2020 candidates to participate in climate forum
Twelve Democratic presidential candidates will participate in a climate town hall Thursday and Friday at Georgetown University. Dubbed “Climate Forum 2020,” the event comes after the U.N. Intergovernmental Panel on Climate Change warned that carbon dioxide emissions need to fall by as much as 45% from 2010 levels by 2030 to avoid a climate change apocalypse. Several top Democrats have yet to confirm their participation, including former Vice President Joe Biden, Sens. Elizabeth Warren, Kamala Harris and Amy Klobuchar, as well as former Texas Rep. Beto O’Rourke. The conversation will be moderated by MSNBC hosts Chris Hayes and Ali Velshi.
- In case you missed it: CNN hosted a 7-hour town hall on climate change
- Climate change is just warming up. Here’s how rising global temperatures are changing our way of life
Trump slaps down California on auto emissions standard in latest salvo against Golden State
The Trump administration is revoking California’s waiver on auto emissions, a move that would undercut the state’s decades-long ability to set stringent standards on tailpipe discharges. Officials with the Environmental Protection Agency (EPA) and the Department of Transportation have scheduled a joint news conference Thursday to announce details of the decision. EPA officials sent the state a letter last week warning that the tougher emission rules violate federal law. Several other states had considered adopting California’s standard, and four automakers — Ford, Volkswagen, BMW and Honda — signed an agreement this summer embracing the lower emission requirements, drawing a rebuke from President Donald Trump. State officials are threatening to sue the administration over the move.
- Deal “recognizes California’s authority”: 4 automakers reach emissions agreement with state, bucking rollback
- What the future may hold: Why automakers may not change their strategies
- Salvos against the Golden State: Trump battles California on multiple fronts
Prefer to listen? Check out the 5 things podcast:
iOS 13: Apple rolls out new features for iPhones
Apple on Thursday officially releases iOS 13, the freshest version of its mobile operating system, which is compatible with models dating back to iPhone 6s and 6s Plus. Some of its new features include an optional darker design aesthetic, “look around” Maps, and a Photos app makeover with new editing tools for video. There’s also a new “Sign in with Apple” service that’s billed as an alternative to instant sign-on with Facebook or Google, with less sharing of our personal data with app makers. (Here are 13 hidden ways Apple’s new software can breathe life into your aging iPhone.) The iOS launch comes a day before the official release of Apple’s new iPhone 11 models.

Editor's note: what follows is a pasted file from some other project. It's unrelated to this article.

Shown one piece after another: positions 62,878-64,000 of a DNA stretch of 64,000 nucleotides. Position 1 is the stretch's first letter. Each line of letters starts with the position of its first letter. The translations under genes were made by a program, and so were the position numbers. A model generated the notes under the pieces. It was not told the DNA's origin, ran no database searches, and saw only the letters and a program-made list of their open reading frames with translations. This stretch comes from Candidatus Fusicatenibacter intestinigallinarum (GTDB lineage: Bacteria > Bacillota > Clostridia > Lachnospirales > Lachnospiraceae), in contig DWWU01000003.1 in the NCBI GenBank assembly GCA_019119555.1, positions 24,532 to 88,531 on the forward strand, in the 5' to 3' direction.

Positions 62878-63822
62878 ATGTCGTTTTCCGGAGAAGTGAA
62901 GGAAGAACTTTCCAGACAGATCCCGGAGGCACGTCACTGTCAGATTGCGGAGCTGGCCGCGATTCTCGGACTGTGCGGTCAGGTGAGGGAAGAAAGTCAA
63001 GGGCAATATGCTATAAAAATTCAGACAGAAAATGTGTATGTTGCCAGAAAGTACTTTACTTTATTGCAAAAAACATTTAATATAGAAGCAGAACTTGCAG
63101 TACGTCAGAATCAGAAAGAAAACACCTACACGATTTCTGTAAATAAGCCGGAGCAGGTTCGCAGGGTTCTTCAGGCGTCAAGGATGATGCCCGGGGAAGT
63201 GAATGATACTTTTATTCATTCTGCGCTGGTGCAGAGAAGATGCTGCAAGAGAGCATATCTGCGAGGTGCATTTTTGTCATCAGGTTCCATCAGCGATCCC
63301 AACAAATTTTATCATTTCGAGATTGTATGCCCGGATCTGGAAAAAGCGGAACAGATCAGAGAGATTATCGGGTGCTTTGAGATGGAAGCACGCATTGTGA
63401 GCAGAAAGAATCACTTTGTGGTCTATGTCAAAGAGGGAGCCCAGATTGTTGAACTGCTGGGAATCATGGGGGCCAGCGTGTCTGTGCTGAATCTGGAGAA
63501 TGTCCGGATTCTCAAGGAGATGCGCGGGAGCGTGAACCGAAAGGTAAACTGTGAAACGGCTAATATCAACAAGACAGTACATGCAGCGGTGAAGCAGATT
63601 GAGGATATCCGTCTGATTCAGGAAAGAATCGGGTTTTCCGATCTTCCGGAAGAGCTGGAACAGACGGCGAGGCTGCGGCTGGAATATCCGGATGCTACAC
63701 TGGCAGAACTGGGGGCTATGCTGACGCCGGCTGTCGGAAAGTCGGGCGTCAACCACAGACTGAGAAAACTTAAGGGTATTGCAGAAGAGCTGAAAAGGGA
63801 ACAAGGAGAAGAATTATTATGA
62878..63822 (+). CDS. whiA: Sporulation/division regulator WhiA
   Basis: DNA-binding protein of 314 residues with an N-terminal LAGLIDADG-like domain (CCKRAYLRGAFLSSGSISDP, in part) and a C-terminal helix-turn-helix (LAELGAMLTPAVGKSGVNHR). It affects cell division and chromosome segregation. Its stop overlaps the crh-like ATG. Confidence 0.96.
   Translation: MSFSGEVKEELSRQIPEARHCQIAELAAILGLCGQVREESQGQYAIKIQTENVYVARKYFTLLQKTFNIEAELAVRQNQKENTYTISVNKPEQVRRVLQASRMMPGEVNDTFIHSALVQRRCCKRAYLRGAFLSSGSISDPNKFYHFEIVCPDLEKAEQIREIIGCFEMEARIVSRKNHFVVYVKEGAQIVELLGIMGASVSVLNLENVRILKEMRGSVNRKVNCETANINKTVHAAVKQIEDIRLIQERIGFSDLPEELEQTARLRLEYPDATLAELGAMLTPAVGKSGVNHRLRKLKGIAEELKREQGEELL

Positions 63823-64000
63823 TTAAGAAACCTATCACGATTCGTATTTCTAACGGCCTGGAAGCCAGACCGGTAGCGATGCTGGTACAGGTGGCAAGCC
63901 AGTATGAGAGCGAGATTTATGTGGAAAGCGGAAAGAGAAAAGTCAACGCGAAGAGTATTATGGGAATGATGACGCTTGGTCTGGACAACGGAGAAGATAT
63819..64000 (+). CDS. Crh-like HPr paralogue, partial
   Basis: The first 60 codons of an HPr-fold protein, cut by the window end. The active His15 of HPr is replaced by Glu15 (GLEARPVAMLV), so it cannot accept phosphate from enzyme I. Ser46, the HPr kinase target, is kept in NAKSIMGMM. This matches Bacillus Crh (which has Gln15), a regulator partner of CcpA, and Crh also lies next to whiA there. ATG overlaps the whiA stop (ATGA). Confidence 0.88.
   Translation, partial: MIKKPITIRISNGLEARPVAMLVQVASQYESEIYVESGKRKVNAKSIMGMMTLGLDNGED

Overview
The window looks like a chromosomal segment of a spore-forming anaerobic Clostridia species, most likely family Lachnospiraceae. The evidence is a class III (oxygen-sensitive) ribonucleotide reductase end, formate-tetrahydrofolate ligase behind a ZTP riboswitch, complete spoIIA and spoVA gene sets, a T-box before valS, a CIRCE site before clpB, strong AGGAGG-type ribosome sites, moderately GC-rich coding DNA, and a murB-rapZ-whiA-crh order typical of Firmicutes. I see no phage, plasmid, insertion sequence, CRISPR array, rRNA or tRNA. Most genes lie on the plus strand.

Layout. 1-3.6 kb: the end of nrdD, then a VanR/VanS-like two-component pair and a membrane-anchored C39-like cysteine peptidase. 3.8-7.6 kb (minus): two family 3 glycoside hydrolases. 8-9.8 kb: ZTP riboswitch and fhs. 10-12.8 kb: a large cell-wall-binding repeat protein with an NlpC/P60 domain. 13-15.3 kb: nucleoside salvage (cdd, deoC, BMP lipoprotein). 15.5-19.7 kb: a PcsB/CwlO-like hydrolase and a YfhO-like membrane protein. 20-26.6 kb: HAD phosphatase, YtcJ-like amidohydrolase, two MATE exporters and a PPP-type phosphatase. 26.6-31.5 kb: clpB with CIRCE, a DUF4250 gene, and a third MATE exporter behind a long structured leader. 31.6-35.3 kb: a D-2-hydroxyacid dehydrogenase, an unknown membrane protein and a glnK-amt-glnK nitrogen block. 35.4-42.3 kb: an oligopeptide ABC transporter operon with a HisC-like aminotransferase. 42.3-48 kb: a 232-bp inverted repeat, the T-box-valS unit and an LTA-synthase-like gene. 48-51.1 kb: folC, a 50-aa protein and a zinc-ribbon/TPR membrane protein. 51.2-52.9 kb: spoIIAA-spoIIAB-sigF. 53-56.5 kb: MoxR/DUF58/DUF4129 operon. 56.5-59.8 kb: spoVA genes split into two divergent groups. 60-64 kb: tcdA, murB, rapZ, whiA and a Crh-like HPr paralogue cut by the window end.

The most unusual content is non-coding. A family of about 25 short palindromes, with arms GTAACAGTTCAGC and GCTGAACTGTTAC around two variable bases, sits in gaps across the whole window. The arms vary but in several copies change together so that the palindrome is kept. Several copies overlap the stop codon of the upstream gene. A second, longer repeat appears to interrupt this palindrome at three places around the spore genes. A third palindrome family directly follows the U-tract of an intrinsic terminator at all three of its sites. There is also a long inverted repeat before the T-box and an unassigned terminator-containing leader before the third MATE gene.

- More-secure? Signing on with Apple could be safer than Facebook or Google
- Goodbye, iPhone 6: What should I buy as a budget option now?
Washington Monument reopens
After three long years, the Washington Monument is ready to welcome tourists. The 555-foot marble obelisk honoring America’s first president will reopen Thursday morning. The monument will be open daily from 9 a.m. to 5 p.m.The tallest structure in Washington, the monument has been closed to the public since 2016. During that time, construction crews updated its elevator system and built a new security screening facility.
- Take a look at how the monument celebrated the 50th anniversary of the moon landing in July
- Same-day tour tickets will be available on a first-come, first-serve basis
Out of control? Student loan debt hits all-time high
The class of 2018 graduated college a little deeper in debt than the classes before them, a new report released Thursday finds. The average bachelor’s degree holder owes about $29,200, about a 2% increase from the class of 2017, according to a newly released report by the Institute for College Access and Success. The conversation surrounding the nation’s $1.6 trillion of student loan debt has never been louder with Democratic presidential hopefuls, including U.S. senators Elizabeth Warren and Bernie Sanders, proposing sweeping plans that would reduce the price of college. The Institute for College Success and Access collected data from about half of all public and private, not-for-profit universities for its report, and it says the figures represent more than 70% of all graduates.
- US News & World Report ranks America’s ‘best’ colleges: Is there really a way to know?
- Student loans: Betsy DeVos rule change means college students must fight for loan forgiveness